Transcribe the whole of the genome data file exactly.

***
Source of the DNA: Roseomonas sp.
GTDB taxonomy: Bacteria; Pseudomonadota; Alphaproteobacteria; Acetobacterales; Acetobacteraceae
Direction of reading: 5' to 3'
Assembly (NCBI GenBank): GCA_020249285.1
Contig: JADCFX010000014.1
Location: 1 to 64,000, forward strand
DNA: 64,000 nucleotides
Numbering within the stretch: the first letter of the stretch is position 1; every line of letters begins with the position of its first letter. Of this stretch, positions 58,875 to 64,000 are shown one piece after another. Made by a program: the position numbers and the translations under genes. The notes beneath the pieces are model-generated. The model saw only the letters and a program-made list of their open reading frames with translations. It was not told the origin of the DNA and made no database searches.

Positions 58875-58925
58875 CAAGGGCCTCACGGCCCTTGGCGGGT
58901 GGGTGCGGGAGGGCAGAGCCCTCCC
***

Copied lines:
Source of the DNA: Roseomonas sp.
GTDB taxonomy: Bacteria; Pseudomonadota; Alphaproteobacteria; Acetobacterales; Acetobacteraceae
Direction of reading: 5' to 3'
Assembly (NCBI GenBank): GCA_020249285.1
Contig: JADCFX010000014.1
Location: 1 to 64,000, forward strand
DNA: 64,000 nucleotides
Numbering within the stretch: the first letter of the stretch is position 1; every line of letters begins with the position of its first letter. Of this stretch, positions 58,875 to 64,000 are shown one piece after another. Made by a program: the position numbers and the translations under genes. The notes beneath the pieces are model-generated. The model saw only the letters and a program-made list of their open reading frames with translations. It was not told the origin of the DNA and made no database searches.

Positions 58875-58925
58875 CAAGGGCCTCACGGCCCTTGGCGGGT
58901 GGGTGCGGGAGGGCAGAGCCCTCCC